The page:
Students look to the past to move forward

Civil rights panel to discuss social issues

Luis Martinez, Staff Reporter

Students prepare to talk about the need for a new social movement, while revisiting the past in an upcoming discussion panel, at 4 p.m. Tuesday in Room 4440 in Booth Library.

The panel, “Revisiting the Civil Rights Movements of the 1960’s” is part of the Revolutionary Decade series at Booth.

Felix Kumah-Abiwu, a professor of Africana Studies, will be moderating the panel. The students in charge of the panel are from the African-American Social movement course.

The panel will focus on some of the successes of past civil rights movements and also look at the current conditions to see if a new social movement is needed.

“The whole idea of our presentation is going to center on the Civil Rights movements against racial segregation in many parts of the south,” Kumah-Abiwu said.

The panel will focus on the idea of representation, both then and now, for African-Americans all over the country.

“The Civil Rights movement of the 1960s has really brought the conciseness of the American public to things such as the Jim Crow Laws,” Kumah-Abiwu said.“ The laws virtually separate blacks and whites and because of that, there was oppression in public facilities.”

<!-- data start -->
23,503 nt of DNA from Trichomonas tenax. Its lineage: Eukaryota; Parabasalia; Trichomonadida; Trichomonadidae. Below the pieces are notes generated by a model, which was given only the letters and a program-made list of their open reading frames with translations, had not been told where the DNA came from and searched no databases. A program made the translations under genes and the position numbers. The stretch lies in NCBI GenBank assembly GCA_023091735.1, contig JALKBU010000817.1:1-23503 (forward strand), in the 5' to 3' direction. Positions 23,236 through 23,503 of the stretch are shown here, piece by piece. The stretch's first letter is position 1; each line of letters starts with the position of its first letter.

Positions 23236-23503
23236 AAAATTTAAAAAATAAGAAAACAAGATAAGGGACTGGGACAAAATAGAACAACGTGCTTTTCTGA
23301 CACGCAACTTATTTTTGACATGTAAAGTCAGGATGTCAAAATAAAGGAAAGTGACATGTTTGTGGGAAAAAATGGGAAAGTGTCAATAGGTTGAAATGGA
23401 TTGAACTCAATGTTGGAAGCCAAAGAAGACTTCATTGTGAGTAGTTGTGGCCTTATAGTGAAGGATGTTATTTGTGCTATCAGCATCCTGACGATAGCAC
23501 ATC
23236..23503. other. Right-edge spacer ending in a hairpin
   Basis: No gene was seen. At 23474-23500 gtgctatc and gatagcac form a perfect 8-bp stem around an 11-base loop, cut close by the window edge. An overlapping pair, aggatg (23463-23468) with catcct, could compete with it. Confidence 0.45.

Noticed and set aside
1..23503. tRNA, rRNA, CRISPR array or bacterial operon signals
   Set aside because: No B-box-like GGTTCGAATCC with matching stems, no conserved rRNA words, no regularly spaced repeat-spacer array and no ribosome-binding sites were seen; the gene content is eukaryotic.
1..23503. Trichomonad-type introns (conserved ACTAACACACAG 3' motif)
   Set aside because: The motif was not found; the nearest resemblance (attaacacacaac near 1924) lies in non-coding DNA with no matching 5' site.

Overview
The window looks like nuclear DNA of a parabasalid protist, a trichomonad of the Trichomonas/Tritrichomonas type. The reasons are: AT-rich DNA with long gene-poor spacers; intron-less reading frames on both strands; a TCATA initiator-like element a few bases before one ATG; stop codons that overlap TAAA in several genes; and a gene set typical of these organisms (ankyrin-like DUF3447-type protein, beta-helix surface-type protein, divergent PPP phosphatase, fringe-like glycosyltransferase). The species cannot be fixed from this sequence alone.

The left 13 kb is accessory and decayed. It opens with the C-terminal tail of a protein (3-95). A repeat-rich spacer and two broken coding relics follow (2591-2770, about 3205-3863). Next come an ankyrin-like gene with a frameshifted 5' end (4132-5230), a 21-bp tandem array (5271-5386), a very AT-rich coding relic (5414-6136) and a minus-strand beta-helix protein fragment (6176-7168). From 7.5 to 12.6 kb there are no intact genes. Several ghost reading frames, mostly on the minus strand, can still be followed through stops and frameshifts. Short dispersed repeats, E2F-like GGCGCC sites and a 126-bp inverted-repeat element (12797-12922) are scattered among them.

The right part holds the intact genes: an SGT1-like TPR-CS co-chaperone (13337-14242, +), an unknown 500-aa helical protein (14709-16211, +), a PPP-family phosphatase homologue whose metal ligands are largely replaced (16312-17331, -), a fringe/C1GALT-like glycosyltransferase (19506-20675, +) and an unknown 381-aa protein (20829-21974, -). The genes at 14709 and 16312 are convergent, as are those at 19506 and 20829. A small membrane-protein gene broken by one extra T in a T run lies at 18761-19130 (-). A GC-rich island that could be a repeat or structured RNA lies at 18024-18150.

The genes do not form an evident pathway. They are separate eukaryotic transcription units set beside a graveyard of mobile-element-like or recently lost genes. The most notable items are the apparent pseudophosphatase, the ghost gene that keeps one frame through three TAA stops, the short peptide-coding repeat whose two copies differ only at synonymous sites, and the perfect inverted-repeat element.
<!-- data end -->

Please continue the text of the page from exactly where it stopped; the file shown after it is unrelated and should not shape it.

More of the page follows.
The student panel will be using the ideas from the past to answer the question of whether or not there needs to be a new social movement to help address the current state of affairs going on in the country.

“The struggle for civil and political rights is the centerpiece for our presentation,” Kumah-Abiwu said. “We know that there have been great achievements that have been made in terms of progress.”

Kumah-Abiwu also said the progress made in terms of civil and political struggle is a huge achievement but there remains a bigger question to be answered. Kumah-Abiwu also said the discussion of a new social movement would be the centerpiece of the student panel.

“In spite of all the progress that’s been achieved in the past fifty years, there’s a debate among observers that there is a need for a new social movement,” Kumah-Abiwu said. “So the question is that why do many observers believe that there needs to be a new social movement.”

Luis Martinez can be reached at 581-2812 or [email protected].